Published by: HarperTeen on April 22, 2014
Genre: Contemporary, Family
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All her life, Imogene has been known as the girl on THAT blog.
Imogene's mother has been writing an incredibly embarrassing, and incredibly popular, blog about her since before she was born. Hundreds of thousands of perfect strangers knew when Imogene had her first period. Imogene's crush saw her "before and after" orthodontia photos. But Imogene is fifteen now, and her mother is still blogging about her, in gruesome detail, against her will.
When a mandatory school project compels Imogene to start her own blog, Imogene is reluctant to expose even more of her life online...until she realizes that the project is the opportunity she's been waiting for to tell the truth about her life under the virtual microscope and to define herself for the first time.
Don't Call Me Baby is a sharply observed and irrepressibly charming story about mothers and daughters, best friends and first crushes, and the surface-level identities we show the world online and the truth you can see only in real life.
The first thing I noticed about Don’t Call Me Baby was that Imogene’s mom’s blog must have horrible SEO. We get snippets from her blog like:
Linking out of context (i.e. just making the word “here” a link to a post) does not make for good SEO!
But onto serious matters.. 😛
Don’t Call Me Baby is fun, a little fluffy, quick, and entertaining. It wasn’t a super amazing read, but I do think it’s a good book if you just want something fun and quick. I read this in one sitting. I had just DNF’d another book and I just laid down in bed, picked this one up, and didn’t move until I was done. It was so easy to breeze right through it—I love that!
This book was definitely a family/life lesson kind of thing, but as a blogger myself, I was a bit torn. Ultimately, the main character Imogene absolutely HATES blogging. So you can see the problem, yes? Despite our differences there, I actually got along with the story okay. I could see the double standards that her mom had. Imogene’s mom would blog about Imogene’s first period and lack of acquiring dates to dances, which is SO HUMILIATING for her!! And everyone at her school could see that and laugh. Then Imogene blogs about her mom and how she feels like her privacy has been violated through her mom’s blog, and her mom threatens to ground her for posting “hurtful and humiliating posts” about her. Massive double standard.
What to do with a chronic bed-wetter? (Luckily, Imogene’s grown out of that phase.)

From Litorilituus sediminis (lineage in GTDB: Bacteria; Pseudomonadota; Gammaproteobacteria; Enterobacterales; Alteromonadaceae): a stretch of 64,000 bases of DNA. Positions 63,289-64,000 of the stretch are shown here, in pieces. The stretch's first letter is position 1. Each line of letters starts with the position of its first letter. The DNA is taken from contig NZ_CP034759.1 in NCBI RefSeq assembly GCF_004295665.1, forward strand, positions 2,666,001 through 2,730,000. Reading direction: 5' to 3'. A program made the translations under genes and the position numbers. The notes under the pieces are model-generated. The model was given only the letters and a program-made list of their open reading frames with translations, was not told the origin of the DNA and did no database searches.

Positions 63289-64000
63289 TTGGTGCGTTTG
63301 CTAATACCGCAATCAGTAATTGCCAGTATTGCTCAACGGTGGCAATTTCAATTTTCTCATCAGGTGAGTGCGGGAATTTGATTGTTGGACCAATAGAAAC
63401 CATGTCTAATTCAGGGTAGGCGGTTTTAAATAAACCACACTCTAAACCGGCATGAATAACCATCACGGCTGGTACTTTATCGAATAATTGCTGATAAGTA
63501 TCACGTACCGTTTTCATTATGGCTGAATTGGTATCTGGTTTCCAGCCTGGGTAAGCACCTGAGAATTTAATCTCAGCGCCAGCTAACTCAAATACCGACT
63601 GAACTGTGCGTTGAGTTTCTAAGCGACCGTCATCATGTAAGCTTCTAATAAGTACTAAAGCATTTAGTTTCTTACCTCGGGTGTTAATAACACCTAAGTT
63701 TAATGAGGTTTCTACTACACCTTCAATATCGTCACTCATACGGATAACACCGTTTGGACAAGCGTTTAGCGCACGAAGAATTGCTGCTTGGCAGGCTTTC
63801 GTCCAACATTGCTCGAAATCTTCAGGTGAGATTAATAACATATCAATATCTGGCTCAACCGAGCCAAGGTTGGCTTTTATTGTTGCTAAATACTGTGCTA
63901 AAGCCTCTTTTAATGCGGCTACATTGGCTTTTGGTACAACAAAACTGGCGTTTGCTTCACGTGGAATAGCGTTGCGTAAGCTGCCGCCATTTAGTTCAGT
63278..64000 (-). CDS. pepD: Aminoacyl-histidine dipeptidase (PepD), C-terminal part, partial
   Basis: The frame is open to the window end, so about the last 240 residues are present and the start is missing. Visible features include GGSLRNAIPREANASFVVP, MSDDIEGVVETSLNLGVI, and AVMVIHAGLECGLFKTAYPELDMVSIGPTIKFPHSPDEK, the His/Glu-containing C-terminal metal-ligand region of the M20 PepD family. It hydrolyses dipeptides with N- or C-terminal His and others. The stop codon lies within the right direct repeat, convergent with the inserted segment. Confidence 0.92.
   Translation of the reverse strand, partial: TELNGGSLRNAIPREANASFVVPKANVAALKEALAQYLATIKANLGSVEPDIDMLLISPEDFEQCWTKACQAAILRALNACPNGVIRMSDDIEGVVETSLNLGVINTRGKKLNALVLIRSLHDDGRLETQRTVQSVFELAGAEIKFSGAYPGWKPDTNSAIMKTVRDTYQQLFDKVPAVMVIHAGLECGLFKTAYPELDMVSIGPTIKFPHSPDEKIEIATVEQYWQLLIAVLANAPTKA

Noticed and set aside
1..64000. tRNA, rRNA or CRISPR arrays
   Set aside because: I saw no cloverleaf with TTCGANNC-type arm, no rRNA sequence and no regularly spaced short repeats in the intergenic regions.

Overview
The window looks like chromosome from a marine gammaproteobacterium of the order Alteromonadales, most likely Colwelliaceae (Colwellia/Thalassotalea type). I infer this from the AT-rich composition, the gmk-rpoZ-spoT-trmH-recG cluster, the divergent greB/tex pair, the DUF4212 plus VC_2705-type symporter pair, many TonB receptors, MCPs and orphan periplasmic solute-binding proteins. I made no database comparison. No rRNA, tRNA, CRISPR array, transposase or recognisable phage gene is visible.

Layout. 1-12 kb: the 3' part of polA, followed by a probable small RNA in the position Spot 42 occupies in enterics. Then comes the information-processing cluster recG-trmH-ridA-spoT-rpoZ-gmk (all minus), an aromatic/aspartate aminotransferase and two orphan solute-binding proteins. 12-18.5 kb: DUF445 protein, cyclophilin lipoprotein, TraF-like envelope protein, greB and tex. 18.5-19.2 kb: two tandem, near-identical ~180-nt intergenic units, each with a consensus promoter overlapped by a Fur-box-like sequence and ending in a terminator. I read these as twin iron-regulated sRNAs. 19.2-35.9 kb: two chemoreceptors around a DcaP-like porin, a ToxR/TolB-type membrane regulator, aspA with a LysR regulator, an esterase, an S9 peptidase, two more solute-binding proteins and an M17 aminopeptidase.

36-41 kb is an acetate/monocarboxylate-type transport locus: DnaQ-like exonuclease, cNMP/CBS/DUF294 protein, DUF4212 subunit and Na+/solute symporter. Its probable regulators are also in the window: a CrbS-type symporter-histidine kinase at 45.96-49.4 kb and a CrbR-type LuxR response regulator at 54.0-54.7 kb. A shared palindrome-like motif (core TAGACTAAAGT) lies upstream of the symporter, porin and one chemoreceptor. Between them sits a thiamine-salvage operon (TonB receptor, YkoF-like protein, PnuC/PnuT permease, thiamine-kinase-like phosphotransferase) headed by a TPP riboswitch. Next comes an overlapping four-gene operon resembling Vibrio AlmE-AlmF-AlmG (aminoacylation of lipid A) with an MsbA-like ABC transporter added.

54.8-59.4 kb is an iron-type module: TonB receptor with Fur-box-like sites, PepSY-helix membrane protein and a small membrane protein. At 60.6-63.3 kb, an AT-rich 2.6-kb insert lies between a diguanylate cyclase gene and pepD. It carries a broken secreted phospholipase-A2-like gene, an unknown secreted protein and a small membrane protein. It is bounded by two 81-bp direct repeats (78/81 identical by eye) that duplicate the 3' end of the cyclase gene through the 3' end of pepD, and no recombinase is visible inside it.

Imogene’s mother’s blog
God that’s embarrassing to see on your mom’s blog…
So in that sense, I totally got where Imogene was coming from! It was really easy to relate to Imogene and understand her actions. I think it’s more towards the end when I started to get iffy. View Spoiler » [The message we come away with at the end is that you should spend more time “unplugged” and offline. As someone who loves blogging and spends a lot of time online, I think it was hard for me to connect with that final message. It’s not that it’s a bad idea, but it just doesn’t resonate well with me personally, so I didn’t fully connect with it. « Hide Spoiler]
I think the other big disappointment for me was when Imogene and her best friend Sage got into a big fight. They were in this fight for at least half the book! Up until that point I was really enjoying Don’t Call Me Baby. Imogene and Sage were this awesome duo and it was like “the daughter bloggers vs the mommy bloggers”—I loved it! But once their fight started, things dwindled. It was suddenly a bit less exciting because Imogene was on her own and away from her awesome friend… it was just so much more fun when they were together.
I also think that Don’t Call Me Baby is for a younger audience than I’m used to. The main character is in 9th grade and only 15 (also, since when is 9th grade still not high school? Apparently she was in 9th grade but in her last year of middle school..). The fact that she wasn’t even in high school made the book feel a lot younger, and I guess overall the whole tone of the book was younger than I was used to. I do think that younger audiences will be able to connect with it a bit more than I was able to.
I know I had a lot to say, but despite all my opinions and thoughts, I did enjoy this book! Since it was a tad young for me, I saw it as more of a fun, quick, fluffy book. It had some funny moments and quirky characters (I LOVED Grandma Hope!). Don’t Call Me Baby is a great book if you’re in the mood for something light and entertaining!